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Propylthiouracil for alcoholic liver disease

  • Review
  • Intervention

Authors

  • Andrea Rambaldi,

    Corresponding author
    1. Copenhagen Trial Unit, Centre for Clinical Intervention Research, Department 3344, Rigshospitalet, Copenhagen University Hospital, Cochrane Hepato-Biliary Group, Copenhagen, Denmark
    • Andrea Rambaldi, Cochrane Hepato-Biliary Group, Copenhagen Trial Unit, Centre for Clinical Intervention Research, Department 3344, Rigshospitalet, Copenhagen University Hospital, Blegdamsvej 9, Copenhagen, DK-2100, Denmark. arambaldi@hotmail.com. rambaldi.andrea@libero.it.

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  • Christian Gluud

    1. Copenhagen Trial Unit, Centre for Clinical Intervention Research, Department 3344, Rigshospitalet, Copenhagen University Hospital, Cochrane Hepato-Biliary Group, Copenhagen, Denmark
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Abstract

Background

Randomised clinical trials have addressed the question whether propylthiouracil has any beneficial effects in patients with alcoholic liver disease.

Objectives

To assess the beneficial and harmful of propylthiouracil for patients with alcoholic liver disease.

Search strategy

The Cochrane Hepato-Biliary Group Controlled Trials Register (May 2005), The Cochrane Central Register of Controlled Trials in The Cochrane Library (Issue 2, 2005), MEDLINE (1950 to May 2005), EMBASE (1980 to May 2005), and The Web of Science (May 2005) were searched. These electronic searches were combined with full text searches. Manufacturers and researchers in the field were also contacted.

Selection criteria

Randomised clinical trials studying patients with alcoholic steatosis, alcoholic fibrosis, alcoholic hepatitis, and/or alcoholic cirrhosis were included irrespective of blinding, publication status, or language. Interventions encompassed propylthiouracil at any dose versus placebo or no intervention.

Data collection and analysis

All analyses were performed according to the intention-to-treat method in RevMan Analyses. The methodological quality of the randomised clinical trials was evaluated by components (generation of the allocation sequence; allocation concealment; double blinding; follow-up).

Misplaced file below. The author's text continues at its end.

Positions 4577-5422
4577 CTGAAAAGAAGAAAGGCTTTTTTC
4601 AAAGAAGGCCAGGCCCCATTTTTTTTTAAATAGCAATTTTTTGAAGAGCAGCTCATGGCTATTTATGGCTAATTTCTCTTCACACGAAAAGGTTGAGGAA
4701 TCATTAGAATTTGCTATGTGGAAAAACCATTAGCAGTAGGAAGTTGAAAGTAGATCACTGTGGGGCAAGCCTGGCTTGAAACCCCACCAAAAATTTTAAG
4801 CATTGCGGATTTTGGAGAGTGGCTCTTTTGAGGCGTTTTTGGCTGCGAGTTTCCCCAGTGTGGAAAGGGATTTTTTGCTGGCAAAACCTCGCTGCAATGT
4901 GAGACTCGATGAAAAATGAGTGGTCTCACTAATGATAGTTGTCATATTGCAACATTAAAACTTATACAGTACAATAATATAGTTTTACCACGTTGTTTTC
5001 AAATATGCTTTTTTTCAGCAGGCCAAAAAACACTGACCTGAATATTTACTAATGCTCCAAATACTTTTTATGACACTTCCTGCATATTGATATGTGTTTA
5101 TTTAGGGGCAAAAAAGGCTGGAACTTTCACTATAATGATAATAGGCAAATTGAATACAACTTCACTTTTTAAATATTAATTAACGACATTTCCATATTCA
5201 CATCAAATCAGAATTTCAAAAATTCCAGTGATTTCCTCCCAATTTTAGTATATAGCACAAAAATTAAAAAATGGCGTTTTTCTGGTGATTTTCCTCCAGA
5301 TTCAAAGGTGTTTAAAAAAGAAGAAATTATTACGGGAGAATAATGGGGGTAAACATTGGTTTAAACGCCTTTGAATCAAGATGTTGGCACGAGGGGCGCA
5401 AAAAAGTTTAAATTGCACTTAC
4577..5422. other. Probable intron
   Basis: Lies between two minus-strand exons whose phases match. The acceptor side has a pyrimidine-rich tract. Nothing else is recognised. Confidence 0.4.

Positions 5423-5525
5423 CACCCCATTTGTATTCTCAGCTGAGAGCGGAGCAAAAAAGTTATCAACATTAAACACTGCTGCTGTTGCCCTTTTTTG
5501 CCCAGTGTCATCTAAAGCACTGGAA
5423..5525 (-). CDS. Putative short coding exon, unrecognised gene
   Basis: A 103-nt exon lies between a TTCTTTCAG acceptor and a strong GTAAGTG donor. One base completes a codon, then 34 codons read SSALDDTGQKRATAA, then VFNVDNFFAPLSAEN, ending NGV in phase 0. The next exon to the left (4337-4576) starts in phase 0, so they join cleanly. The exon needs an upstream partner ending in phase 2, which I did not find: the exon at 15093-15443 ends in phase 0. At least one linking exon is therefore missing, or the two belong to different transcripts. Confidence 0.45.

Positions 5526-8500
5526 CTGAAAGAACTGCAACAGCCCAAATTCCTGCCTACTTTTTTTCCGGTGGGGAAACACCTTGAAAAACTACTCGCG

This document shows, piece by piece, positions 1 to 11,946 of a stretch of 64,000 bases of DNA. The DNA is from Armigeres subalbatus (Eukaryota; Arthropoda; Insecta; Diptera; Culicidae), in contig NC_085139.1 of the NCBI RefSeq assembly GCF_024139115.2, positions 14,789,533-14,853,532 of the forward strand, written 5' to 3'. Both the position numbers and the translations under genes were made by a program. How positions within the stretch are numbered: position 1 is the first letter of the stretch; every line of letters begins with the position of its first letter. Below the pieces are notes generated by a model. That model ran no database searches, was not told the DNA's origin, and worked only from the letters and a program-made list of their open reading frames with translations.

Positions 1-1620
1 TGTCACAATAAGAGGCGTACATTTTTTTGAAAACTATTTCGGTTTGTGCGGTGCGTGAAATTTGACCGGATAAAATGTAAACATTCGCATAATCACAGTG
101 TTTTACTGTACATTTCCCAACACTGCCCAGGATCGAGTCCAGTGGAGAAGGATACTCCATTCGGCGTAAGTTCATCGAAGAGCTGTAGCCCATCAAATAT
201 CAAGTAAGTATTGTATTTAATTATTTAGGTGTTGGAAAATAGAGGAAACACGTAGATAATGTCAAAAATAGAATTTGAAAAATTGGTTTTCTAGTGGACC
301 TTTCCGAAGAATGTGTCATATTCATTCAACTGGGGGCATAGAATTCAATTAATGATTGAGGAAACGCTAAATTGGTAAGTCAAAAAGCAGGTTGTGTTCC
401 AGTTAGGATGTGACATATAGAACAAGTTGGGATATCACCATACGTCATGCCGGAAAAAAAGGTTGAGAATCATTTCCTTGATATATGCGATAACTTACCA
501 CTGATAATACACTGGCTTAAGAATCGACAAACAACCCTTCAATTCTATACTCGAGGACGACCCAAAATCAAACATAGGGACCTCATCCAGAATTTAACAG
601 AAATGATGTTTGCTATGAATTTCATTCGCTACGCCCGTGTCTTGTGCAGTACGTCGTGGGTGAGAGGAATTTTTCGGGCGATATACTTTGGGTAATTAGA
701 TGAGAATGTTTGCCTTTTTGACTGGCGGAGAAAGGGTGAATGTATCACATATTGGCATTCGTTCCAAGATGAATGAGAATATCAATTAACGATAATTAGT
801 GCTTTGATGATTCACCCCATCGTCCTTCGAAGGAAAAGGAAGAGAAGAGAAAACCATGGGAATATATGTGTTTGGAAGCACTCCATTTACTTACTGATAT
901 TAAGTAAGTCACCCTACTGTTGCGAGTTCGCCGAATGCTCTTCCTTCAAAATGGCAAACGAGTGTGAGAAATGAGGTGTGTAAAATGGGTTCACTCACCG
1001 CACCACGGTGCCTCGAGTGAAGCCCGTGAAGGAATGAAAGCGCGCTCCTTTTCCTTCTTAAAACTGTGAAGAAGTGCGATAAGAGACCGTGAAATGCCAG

Main results

Combining the results of six randomised clinical trials including 710 patients demonstrated no significant effects of propylthiouracil versus placebo on all-cause mortality (relative risks (RR) 0.93, 95% confidence interval (CI) 0.66 to 1.30), liver-related mortality (RR 0.80, 95% CI 0.50 to 1.29), complications of the liver disease, or liver histology. Propylthiouracil was associated with a non-significant increased risk of non-serious adverse events and with the seldom occurrence of serious adverse events (leukopenia).

Authors' conclusions

We could not demonstrate any significant beneficial effect of propylthiouracil on all-cause mortality, liver-related mortality, liver complications, and liver histology of patients with alcoholic liver disease. Propylthiouracil was associated with adverse events. Confidence intervals were wide. Accordingly, there is no evidence for using propylthiouracil for alcoholic liver disease outside randomised clinical trials.

Plain language summary

Evidence supporting or refuting propylthiouracil for alcoholic liver disease was not found

The majority of liver diseases are caused by alcohol in the Western world. Propylthiouracil - an antithyroid drug that is used for patients with raised metabolism - has been suggested as treatment for alcoholic liver disease. This systematic review could not demonstrate any significant effect of propylthiouracil on all-cause mortality, liver-related mortality, liver complications, and liver histology of patients with alcoholic liver disease. Propylthiouracil is associated with a non-significant increase in non-serious adverse events and with the seldom occurrence of serious adverse events. Accordingly, there seems to be no evidence for using propylthiouracil for alcoholic liver disease outside randomised clinical trials.

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